500 unit project was completed and handover over to the slum and shanty
dwellers in November 2013. According to Adhikari, during last two year
period, the UDA has awarded contract for construction of housing schemes
in 19 sites containing walk-up apartments (which is 3 - 4 storied
buildings) and 12 storied condominium apartments with all facilities and
amenities. Negotiations are conducted by the UDA with contractors to
construct another 20,000 housing units to begin with in this year.
Secretary Defence Gotabaya Rajapaska inspecting the on- going
housing projects in Colombo
Shanties bordering Kelani river
Shanties alongside the railway line
From this year onwards, the resettlement of low-income families is
scheduled to be continued based on a specific time frame for completion
of construction of each project. By 2016, according to the plan 40,000
apartment units will be constructed for shanty dwellers and 20,000
luxury and semi-luxury apartments will be constructed. The ongoing
program would cater for 14,000 households and the UDA will continue the
project to address the housing needs of the nearly 68,000 low-income
families in these back ward communities.
"These housing clusters are scattered over the many government lands,
railway reservations, canal banks and several low lying areas,"
Shanties, as we refer to these housing clusters are temporary
shelters, mostly built in marginal and reserved lands. In legal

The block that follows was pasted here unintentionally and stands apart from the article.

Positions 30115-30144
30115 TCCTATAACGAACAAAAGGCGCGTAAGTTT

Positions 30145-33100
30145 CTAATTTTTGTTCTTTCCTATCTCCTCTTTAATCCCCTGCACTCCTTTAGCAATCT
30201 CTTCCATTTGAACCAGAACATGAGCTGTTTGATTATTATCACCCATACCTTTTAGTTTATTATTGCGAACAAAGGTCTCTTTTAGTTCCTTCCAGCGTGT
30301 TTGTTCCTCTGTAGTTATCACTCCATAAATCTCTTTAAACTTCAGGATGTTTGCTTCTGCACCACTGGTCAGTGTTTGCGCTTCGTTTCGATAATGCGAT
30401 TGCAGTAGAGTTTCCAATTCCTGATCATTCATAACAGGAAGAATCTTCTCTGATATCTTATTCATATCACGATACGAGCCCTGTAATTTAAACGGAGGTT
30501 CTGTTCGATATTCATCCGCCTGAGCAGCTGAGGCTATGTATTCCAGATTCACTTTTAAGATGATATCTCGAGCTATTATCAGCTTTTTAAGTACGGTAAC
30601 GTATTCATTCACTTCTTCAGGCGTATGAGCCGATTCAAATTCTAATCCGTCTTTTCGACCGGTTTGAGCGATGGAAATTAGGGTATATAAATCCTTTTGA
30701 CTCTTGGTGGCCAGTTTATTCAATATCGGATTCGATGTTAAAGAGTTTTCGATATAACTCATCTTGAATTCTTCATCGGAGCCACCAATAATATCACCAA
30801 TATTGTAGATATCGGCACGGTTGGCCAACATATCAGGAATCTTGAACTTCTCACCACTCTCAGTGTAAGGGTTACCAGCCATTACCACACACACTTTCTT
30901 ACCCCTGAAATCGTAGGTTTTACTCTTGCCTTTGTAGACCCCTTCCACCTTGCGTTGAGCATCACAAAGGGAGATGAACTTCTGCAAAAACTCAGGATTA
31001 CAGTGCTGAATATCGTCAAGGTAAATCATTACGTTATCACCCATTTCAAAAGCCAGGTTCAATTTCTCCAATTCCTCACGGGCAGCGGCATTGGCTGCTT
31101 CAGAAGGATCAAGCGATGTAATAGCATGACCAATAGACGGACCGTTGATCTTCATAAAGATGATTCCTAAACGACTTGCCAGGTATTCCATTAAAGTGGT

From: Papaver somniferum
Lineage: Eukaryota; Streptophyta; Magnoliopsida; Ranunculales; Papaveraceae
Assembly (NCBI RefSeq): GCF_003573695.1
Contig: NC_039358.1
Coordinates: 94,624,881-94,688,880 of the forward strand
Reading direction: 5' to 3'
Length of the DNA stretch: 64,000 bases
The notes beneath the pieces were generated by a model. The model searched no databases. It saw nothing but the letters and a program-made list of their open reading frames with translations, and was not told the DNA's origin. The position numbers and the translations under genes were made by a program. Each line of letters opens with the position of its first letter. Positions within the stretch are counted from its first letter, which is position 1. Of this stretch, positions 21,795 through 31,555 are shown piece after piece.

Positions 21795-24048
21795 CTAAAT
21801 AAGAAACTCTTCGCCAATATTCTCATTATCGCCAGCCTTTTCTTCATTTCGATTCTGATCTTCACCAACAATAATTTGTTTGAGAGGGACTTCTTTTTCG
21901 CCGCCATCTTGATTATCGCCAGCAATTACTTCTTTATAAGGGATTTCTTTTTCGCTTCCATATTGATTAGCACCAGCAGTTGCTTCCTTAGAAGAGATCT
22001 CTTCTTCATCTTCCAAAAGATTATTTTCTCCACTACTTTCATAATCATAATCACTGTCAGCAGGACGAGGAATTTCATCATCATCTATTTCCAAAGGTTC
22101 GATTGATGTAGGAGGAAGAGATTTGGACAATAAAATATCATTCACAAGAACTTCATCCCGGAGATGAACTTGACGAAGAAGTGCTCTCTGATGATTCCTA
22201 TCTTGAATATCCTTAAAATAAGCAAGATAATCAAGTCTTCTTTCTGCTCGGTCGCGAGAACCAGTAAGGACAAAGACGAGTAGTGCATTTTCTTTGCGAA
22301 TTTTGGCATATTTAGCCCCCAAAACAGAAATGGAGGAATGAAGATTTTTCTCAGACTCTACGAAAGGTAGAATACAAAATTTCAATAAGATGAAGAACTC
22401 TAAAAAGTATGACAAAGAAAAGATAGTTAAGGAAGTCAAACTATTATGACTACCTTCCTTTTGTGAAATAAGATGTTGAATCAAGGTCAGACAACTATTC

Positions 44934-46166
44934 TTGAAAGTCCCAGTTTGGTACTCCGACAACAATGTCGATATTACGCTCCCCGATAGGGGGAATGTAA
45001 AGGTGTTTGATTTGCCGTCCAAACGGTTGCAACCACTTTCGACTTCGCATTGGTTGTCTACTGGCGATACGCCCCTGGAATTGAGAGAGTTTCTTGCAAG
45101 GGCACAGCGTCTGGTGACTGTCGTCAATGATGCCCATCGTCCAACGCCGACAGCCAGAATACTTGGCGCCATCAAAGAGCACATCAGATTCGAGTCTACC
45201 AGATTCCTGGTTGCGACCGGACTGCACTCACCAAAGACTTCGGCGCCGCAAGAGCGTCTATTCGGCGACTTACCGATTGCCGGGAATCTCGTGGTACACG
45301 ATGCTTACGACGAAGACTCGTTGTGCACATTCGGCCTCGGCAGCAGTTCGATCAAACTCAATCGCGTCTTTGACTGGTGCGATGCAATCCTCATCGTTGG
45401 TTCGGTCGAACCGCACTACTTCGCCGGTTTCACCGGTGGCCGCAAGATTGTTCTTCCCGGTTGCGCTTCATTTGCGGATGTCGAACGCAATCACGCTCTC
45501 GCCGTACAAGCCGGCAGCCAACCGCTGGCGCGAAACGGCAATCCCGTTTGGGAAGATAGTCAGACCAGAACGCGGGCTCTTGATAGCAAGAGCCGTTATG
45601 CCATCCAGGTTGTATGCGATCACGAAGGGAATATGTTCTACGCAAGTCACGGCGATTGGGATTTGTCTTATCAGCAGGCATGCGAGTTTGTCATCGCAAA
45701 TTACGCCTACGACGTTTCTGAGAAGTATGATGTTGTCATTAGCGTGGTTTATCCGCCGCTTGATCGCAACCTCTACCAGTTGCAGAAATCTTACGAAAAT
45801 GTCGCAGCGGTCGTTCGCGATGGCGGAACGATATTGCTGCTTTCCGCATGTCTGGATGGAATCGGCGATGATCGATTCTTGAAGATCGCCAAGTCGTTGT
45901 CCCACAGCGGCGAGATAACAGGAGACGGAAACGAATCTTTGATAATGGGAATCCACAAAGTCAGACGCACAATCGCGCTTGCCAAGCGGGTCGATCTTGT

terminology, they are designated as squatters or encroachers. Yet, all
these under-served communities do not live in shanties. There can be
shanties or squatters, slums, dilapidated labour quarter sites, service
schemes and low cost flats clustered in different parts of the Colombo
metro. Shanties or squatters could be considered as the worst of its
kind. "People who were originally from Colombo are also living in this
type of community and many have come from other parts of the country as
well. People who were displaced from the North and the East have also
settled down in these areas," said Priyashantha quoting the research
results done by the UDA. These categories of settlements are extremely
congested and all these habitats do not have basic amenities, and
frequently inundated during rainy days resulting a damp soil and
unbearable smell. "In many corners of the Colombo city these people have
found their plots to live.
Slums, in contrast, are very old, sub-standard structures mostly
built as back-to-back rows in inner-city areas, left over with no
maintenance for decades.
The Labour quarters were built by government entities decades ago.
The railways, Public Works Department, Port Authority, Colombo Municipal
Council and such entities constructed them for their employees yet the
present occupants are found to be the third or fourth generations of the
original people. The building structures of these quarters are now
remained very dilapidated state due to non-availability of mechanism for
maintenance. There seems to be no interest in maintaining them as many
of the present habitants are not serving the original employee any more.
Apartments, unlike other housing schemes ,is a unique housing concept
to which home owners jointly own the common elements within the
condominium property and the cost of such services to be shared among
Inability to regulate the collective responsibility towards this
requirement seems to be the mere reason for collapsing the maintenance
of many government owned apartment complexes in Colombo. Therefore the
physical conditions of these quarters considered the main cause to
classify them as low income housing in the city. All these are totally
unsafe and unhealthy environments for human habitation.